Supreme Court upholds phone scam conviction
Man stole electricity to skirt prison call limits
The Wisconsin Supreme Court said a former prison inmate was properly convicted of setting up a phone scam.
Prosecutors accused Matthew Steffes of stealing electricity from AT&T when he had people on the outside set up phone lines using fictitious names so he could get around prison limits on collect calls to a single line. No one paid for the service. When AT&T shut down one line Steffes would switch to another.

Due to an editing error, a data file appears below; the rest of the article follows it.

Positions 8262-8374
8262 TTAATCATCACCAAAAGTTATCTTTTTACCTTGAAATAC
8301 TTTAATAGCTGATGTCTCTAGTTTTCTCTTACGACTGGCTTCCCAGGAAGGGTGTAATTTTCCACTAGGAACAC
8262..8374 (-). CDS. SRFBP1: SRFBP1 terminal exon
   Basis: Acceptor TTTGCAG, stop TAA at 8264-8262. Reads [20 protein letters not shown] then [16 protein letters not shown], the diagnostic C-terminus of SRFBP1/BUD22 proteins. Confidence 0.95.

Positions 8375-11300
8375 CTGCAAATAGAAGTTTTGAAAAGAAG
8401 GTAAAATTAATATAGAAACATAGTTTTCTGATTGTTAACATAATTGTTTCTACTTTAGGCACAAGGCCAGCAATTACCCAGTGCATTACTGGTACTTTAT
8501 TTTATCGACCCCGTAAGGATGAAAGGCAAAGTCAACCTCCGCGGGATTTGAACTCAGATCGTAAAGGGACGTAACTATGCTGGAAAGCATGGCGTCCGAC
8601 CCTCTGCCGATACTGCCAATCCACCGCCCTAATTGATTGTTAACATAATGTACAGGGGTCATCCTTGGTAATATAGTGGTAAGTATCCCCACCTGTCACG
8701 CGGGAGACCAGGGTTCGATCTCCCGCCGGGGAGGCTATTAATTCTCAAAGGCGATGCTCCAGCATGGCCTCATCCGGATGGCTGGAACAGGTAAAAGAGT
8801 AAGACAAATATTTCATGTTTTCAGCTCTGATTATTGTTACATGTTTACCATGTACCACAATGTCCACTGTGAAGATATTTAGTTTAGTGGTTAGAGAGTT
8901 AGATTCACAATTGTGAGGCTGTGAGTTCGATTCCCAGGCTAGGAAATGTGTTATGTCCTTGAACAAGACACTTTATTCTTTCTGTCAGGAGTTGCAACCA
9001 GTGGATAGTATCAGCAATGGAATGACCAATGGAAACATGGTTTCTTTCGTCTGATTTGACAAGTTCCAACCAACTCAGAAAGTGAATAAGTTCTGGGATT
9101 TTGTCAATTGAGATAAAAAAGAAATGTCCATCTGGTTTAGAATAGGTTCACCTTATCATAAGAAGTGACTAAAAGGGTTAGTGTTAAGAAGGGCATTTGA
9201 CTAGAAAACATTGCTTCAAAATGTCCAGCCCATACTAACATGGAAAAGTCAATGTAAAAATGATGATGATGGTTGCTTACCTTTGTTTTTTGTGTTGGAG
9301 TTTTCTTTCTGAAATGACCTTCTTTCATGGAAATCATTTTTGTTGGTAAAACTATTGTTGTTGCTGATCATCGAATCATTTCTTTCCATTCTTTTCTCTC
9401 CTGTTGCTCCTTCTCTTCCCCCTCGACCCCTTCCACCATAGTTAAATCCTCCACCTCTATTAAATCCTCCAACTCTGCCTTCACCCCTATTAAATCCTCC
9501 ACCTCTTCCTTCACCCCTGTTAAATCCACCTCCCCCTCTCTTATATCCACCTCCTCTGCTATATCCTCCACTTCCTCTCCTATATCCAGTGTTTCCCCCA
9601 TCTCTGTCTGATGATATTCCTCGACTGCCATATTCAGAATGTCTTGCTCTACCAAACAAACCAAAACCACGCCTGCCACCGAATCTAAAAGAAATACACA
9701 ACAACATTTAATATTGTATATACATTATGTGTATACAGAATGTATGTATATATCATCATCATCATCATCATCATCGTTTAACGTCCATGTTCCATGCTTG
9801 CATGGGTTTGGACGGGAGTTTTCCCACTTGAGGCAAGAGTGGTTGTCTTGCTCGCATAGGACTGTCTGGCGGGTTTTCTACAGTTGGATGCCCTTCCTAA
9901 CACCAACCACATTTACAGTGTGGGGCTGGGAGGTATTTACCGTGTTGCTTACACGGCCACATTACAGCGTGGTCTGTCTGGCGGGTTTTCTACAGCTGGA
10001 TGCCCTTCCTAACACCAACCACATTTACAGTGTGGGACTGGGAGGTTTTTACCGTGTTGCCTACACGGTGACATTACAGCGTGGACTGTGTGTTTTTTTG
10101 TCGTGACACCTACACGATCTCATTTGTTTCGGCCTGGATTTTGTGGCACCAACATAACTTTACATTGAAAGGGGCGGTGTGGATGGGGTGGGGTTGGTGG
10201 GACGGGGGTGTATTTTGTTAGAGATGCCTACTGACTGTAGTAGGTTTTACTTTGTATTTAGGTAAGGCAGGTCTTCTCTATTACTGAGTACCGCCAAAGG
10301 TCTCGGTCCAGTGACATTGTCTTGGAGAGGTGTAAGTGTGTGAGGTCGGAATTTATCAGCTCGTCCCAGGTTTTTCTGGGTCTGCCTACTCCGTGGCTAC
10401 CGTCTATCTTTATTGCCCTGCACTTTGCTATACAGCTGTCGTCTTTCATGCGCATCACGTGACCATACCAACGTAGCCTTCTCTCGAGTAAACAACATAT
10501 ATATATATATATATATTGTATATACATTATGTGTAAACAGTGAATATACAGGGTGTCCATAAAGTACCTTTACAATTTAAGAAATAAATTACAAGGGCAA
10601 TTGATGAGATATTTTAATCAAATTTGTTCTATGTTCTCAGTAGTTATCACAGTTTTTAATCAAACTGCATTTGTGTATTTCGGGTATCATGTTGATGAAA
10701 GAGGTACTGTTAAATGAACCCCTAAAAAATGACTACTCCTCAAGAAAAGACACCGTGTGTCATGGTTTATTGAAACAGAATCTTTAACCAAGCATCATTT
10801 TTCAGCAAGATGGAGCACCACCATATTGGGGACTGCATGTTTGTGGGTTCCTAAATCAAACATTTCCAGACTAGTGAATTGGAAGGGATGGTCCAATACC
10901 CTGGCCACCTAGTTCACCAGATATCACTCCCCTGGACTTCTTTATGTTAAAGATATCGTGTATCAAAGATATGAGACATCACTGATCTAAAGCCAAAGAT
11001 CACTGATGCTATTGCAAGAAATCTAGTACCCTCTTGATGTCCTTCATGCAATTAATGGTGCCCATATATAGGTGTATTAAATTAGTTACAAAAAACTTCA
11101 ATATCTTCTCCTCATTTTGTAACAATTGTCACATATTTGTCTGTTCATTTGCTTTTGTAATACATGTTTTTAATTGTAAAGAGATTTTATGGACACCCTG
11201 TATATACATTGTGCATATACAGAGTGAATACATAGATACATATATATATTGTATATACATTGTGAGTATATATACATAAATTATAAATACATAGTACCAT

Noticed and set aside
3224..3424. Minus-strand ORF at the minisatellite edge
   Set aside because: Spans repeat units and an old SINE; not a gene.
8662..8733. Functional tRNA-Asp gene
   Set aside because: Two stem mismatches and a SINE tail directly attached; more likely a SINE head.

A jury convicted him of fraud in 2009.
Steffes argued electricity doesn't meet the definition of property. But Supreme Court Justice Michael Gableman wrote Thursday state law clearly defines electricity as property and Steffes deprived AT&T of that property.
Steffes' attorney, Jeffrey Jensen, said his client has been released from prison but has probably exhausted his appellate avenues.
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